See: Get used to aggressive rate hikes and stop counting on a ‘dovish’ Fed pivot, market pros warn

The shift in Fed policy expectations have pushed up benchmark borrowing costs and helped force the ICE Dollar Index

to fresh 20-year highs, adding to the headwinds facing U.S. stocks.

U.S. economic data was relatively light Wednesday as investors digested flat durable-goods orders for July. Orders at U.S. factories for long-lasting goods fell flat in July due to a big drop in military contracts. Meanwhile, pending home sales fell in July by 1%, according to the monthly index released by the National Association of Realtors.

Related: Why Fed’s Powell speech on Friday likely matters less for stocks than a sputtering housing market

Which companies were in focus?

Shares of Peloton Interactive Inc.

rocketed 20.4% higher after the company announced a deal to sell its products on Amazon. The fitness equipment and apparel company has relied on direct-to-consumer sales through its stores and website.

Nordstrom Inc.

shares closed 19.9% lower after the company lowered its sales and profit guidance for the year. The retailer said its foot traffic dropped “significantly” in June, particularly in its discount Nordstrom Rack stores, and that its inventories need tweaking.

Shares of Urban Outfitters Inc.

finished up by 1.9% after the company reported earnings after the bell on Tuesday. The company reported second-quarter net income of $59.5 million, or 64 cents a share, compared with 69 cents a share on revenue of $1.18 billion expected by analysts.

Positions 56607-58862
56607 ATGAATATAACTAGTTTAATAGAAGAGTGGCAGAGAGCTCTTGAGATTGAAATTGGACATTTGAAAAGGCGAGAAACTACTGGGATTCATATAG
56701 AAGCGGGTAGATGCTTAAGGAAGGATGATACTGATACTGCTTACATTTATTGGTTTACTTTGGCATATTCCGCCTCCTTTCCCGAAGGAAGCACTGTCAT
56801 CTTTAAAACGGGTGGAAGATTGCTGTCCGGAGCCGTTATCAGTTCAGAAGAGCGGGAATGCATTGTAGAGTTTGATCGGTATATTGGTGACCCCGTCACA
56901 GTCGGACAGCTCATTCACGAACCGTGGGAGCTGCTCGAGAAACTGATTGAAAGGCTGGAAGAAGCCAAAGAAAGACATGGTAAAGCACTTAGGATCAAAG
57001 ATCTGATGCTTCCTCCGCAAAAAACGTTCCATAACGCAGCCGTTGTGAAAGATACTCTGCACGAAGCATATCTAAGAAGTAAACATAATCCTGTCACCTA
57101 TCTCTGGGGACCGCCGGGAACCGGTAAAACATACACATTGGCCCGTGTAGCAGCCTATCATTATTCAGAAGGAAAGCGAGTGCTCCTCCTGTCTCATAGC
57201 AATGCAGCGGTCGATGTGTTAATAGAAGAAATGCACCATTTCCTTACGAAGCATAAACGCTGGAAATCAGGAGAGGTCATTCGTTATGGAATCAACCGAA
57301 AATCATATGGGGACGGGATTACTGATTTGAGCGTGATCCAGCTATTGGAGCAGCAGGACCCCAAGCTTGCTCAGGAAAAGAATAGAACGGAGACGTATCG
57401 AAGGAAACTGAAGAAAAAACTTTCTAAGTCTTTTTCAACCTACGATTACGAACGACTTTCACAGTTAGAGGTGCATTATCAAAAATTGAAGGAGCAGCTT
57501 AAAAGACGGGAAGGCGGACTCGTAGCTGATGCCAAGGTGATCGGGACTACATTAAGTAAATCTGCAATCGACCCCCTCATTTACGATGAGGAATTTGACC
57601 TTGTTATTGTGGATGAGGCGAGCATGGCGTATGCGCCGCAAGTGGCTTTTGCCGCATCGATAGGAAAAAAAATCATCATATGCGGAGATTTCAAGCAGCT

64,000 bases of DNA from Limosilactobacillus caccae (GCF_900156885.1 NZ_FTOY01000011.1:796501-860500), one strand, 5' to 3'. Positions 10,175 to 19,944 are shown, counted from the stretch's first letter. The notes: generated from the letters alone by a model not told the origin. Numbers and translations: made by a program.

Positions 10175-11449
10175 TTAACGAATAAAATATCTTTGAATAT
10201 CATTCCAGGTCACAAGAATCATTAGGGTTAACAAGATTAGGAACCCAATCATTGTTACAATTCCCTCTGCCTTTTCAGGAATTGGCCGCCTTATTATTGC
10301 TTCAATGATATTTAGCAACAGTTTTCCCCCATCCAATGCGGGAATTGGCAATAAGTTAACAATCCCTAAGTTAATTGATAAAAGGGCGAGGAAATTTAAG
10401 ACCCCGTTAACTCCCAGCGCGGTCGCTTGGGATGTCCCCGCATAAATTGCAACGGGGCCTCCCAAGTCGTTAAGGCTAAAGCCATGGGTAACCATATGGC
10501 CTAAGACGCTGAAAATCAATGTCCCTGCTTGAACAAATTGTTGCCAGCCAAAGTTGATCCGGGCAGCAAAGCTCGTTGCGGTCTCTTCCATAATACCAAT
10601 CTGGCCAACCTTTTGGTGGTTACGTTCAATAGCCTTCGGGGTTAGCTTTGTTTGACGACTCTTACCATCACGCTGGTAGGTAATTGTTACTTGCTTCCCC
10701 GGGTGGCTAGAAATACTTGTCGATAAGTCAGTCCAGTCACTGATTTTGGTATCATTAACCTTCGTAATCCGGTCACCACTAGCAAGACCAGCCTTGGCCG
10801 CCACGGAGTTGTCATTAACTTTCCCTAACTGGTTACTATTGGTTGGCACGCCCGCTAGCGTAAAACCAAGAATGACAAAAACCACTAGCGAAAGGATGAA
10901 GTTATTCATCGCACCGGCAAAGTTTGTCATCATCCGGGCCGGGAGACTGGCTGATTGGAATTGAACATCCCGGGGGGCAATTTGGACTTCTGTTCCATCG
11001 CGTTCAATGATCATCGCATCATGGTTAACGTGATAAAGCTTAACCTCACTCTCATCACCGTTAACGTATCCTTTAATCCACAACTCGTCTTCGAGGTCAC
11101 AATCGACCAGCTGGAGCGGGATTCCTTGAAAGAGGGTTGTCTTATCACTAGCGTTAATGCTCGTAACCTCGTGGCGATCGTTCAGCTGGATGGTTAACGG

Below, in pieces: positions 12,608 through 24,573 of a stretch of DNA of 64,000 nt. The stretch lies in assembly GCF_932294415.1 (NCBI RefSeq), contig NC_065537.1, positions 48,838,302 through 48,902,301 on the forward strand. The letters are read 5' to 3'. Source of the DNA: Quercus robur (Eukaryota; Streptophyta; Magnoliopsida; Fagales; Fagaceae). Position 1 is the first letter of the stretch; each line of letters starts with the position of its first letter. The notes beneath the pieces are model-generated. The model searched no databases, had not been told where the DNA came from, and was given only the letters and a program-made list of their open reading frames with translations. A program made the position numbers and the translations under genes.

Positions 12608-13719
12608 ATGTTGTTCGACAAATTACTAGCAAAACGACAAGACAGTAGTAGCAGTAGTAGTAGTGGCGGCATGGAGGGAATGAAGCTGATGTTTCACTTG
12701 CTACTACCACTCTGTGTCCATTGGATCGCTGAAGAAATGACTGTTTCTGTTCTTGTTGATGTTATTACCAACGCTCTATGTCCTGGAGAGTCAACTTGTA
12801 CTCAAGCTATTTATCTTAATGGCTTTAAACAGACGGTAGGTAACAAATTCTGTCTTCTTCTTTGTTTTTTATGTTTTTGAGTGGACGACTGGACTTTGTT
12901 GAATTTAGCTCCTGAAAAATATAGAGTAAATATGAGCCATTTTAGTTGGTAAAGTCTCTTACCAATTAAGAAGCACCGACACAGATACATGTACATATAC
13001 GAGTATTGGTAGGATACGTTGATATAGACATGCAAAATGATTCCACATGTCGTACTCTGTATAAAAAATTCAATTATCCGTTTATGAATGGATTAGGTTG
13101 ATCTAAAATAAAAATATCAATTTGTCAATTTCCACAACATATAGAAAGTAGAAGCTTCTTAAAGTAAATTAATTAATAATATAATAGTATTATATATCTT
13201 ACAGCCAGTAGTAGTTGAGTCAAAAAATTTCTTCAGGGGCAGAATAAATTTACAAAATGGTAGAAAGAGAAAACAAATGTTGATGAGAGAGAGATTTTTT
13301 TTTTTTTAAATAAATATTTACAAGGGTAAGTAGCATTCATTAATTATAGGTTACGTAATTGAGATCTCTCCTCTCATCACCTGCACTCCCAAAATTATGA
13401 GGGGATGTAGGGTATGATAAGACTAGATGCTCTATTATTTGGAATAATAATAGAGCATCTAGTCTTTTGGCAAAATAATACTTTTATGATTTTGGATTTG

Shares of SoFi Technologies Inc.

jumped 4.5% after the Biden administration announced it would cancel $10,000 in debt for borrowers earning up to $125,000.

Bed Bath & Beyond Inc

shares popped 18% after Wall Street Journal reported the meme stock has found a financing source to shore up its liquidity.

How are other assets faring?

Oil futures

climbed on Wednesday with West Texas Intermediate crude for October delivery 

 rose $1.05, or 1.1%, to close at $94.83 per barrel on the New York Mercantile Exchange. The Energy Information Administration on Wednesday reported that U.S. crude inventories fell by 3.3 million barrels for the week ended Aug. 19.

Treasury yields climb to the highest level since June. The 10-year Treasury yield

rose 5.2 basis points to 3.105%. The yield on the 2-year Treasury

climbed 5.1 basis points to 3.384%.

Gold futures 

 for December delivery rose 30 cents, or less than 0.1%, to settle at $1,761.50 per ounce on Comex.

The U.S. dollar index 
 a gauge of the dollar’s strength against a basket of rivals,  remained near a two-decade high.


rose 1.3% to $21,767.

In Europe, the STOXX Europe 600

ended 0.2% higher, while the FTSE 100

finished 0.2% lower.

In Asia equities, Japan’s NIKKEI 225

lost 0.5%, and Hong Kong’s Hang Seng

shed 1.20%. China’s Shanghai Composite

fell 1.86%.

— Jamie Chisholm contributed to this article.

Hear from Carl Icahn at the Best New Ideas in Money Festival on Sept. 21 and Sept. 22 in New York. The legendary trader will reveal his view on this year’s wild market ride.